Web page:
Zara’s founder Amancio Ortega is credited with turning fashion retailing conventions on their head. While most chains design products, then source them from different countries around the world – which often means it takes up to eight months for products to find their way onto shelves – Zara’s team of designers imitate styles from high-fashion catwalks and then have them produced at the company’s factory based in Asturias. This has enabled the chain to have up-to-date fashions at value prices, and achieving a turnover of $2.4bn (£1.7bn) last year.
According to Mintel retail analyst Richard Perks, last year Zara’s 11 UK stores turned over about £22m. He says: “Zara has hit the market at the right place at the right time, offering value for money and fashion when consumers are looking for just that. So many UK retailers are not responding to that demand, and that is why they are doing badly.”
According to UK publishing director Sally Cartwright, when ¡Hola! first launched in the UK in May 1988 as Hello!, many believed the magazine would fail. And she says that it struggled at first and would have probably been axed if it had been published by a big corporation. But the Sanchez family, which launched the magazine in Spain in August 1944, was prepared to carry the UK losses until the magazine became a success. Its last ABC audit put weekly sales at 526,000. The UK edition is Britain’s biggest magazine export, and is available in 68 countries. Cartwright says: “Hello! has genuinely found a gap in the market, which is very rare these days. The magazine enables people to gratify their sense of curiosity about wealthy people, without feeling guilty.”
Keep it in the family
She adds: “There are a lot of cultural differences. The family culture is very strong in Spain and it is a paternalist culture. A lot of the decisions remain in the hands of the owner.”
But she says it is not so different from working for a UK entrepreneur such as Felix Dennis. There are differences in what is acceptable in the UK compared with Spain – while Catholic Spaniards are more used to seeing dead bodies at open-coffin funerals, this is inappropriate in the UK. One picture that ran of the boating accident that killed Stefano Casiraghi, former husband of Princess Caroline of Monaco, showed his corpse lying in the water next to the boat. It ran as a small picture in the UK and generated more complaints than any other to feature in Hello!. But in Spain, it ran as a double-page spread without a murmur. Cartwright says that while pictures of celebrities or royalty being stretchered into hospital are inappropriate in the UK, they are acceptable in Spain, where the wounded often wave at photographers from their stretchers.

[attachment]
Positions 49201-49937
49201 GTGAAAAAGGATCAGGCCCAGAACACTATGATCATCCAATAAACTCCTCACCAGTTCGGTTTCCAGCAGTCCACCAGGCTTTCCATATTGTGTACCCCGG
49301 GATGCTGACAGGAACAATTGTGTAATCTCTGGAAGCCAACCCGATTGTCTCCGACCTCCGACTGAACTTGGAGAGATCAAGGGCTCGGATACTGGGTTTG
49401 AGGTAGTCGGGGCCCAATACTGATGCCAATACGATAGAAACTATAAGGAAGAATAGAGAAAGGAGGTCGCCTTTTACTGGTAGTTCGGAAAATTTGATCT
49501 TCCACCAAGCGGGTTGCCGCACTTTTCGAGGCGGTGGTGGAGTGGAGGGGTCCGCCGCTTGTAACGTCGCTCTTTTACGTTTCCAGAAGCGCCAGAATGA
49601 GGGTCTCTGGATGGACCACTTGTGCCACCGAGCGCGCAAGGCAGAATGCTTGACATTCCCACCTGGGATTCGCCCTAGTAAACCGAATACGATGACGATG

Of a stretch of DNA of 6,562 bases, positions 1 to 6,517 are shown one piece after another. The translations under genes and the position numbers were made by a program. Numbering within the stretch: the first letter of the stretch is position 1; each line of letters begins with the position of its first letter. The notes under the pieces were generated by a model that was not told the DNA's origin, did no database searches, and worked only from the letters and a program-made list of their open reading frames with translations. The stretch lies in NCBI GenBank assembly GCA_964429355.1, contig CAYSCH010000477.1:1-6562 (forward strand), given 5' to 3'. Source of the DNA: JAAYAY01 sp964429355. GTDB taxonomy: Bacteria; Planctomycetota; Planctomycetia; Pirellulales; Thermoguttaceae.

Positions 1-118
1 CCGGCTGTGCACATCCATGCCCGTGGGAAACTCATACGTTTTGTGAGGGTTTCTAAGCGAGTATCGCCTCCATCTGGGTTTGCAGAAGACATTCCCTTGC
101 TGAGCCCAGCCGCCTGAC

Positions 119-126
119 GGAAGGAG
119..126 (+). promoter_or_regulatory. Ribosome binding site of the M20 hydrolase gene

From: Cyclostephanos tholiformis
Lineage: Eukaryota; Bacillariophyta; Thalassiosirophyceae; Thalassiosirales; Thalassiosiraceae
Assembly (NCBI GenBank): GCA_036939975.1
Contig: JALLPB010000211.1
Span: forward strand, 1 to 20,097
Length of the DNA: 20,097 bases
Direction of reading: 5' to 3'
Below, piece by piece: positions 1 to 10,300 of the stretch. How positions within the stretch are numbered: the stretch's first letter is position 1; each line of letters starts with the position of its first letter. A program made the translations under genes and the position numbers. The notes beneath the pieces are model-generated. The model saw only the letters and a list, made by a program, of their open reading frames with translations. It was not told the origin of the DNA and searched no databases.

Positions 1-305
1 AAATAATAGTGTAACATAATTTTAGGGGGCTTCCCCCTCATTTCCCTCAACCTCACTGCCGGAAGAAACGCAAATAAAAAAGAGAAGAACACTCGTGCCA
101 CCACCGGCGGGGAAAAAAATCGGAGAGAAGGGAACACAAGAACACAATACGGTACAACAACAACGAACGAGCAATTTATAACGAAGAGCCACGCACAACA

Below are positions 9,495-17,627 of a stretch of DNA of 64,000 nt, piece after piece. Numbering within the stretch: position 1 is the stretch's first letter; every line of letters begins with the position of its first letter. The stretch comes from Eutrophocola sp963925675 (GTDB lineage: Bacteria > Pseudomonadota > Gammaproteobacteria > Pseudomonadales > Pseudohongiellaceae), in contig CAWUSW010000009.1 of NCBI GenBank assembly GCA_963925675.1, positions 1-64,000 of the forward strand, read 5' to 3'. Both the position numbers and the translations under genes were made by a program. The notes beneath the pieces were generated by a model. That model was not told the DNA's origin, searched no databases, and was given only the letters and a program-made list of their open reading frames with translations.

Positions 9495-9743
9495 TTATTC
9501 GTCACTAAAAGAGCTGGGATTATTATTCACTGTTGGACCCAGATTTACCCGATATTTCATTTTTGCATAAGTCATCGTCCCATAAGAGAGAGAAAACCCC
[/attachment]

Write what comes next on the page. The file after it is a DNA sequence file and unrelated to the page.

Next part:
BBDO’s Oliver points out that a big difference between these Spanish entrepreneurs and others such as Luciano Benetton, Richard Branson or Stelios Haji-Ioannou, is that the Spaniards tend to be far less interested in promoting their own personalities behind the brands. He says: “They are usually private people, they are humble, they do not like to be in public places. It is difficult to know who is behind Zara or Mango. They work very hard, but do not show off.”
Names behind the brands
Zara – founded in 1975 by Amancio Ortega Gaona – now one of Spain’s richest men – of whom only two photos exist in public.
He began his working life as an errand boy for a La Coruna shirt maker, where he observed the high costs which accrued to having different companies undertaking different tasks in the production process.
He set up the fashion chain and sought to keep as much of its operations in-house as possible to keep costs down. He created holding company Inditex, which went public in May 2001, and is rated by analysts as having stronger stock than Gap and H&M. It has 1,100 shops under five fascias – Zara, Massimo Dutti, Pull & Bear, Berksha and Stradivarius. Its turnover for 2001 was $2.4bn (£1.7bn).
Mango – Set up by secretive entrepreneur Isak Andic, who began selling clothes in Barcelona’s street markets. The first store opened in the city in 1985 and the chain started international expansion in the early Nineties. In 2001, its turnover was £557m. It has 555 stores in 62 countries, including ten in the UK. It opened 80 stores last year. Its positioning is similar to Zara, with street styles at reasonable quality and low prices, but it has relied heavily on advertising and image building – it spends some Ptas2,000m (£7.4m) a year on ads.
Chupa Chups – founded in 1958 by Enric Bernat, it is family owned and run by Bernat’s son, the president Xavier Bernat. Some 90 per cent of its sales are outside Spain. It has used celebrity endorsements for its products – Madonna is a fan of them – and sells into the children’s and youth market, where it has achieved cult status among certain club goers.
Freixenet – Set up by the Ferrer family in 1861, it first started the Cava business – sparkling wine – in 1914. It began exports to the US in 1975, though it has taken the family some 20 years to establish a presence in the UK. Now run by president and family member Josep Ferrer Sala, it claims to have an 80 per cent worldwide share of the Cava market, and last year exported some 6 million bottles to the UK, 6 million to the US and 48 million to Germany.
¡Hola! – founded by Antonio Sanchez Gomez, editor of Barcelona regional paper La Prensa, in 1944 during Franco’s fascist dictatorship. It is now the third-largest circulation Spanish magazine and claims leadership in terms of advertising sales. It is run by the founder’s son Eduardo Sanchez Junco, who is editor of the Spanish edition and chief executive. His mother, Mercedes Sanchez Calderon, is president of the company and ¡Hola!’s art director.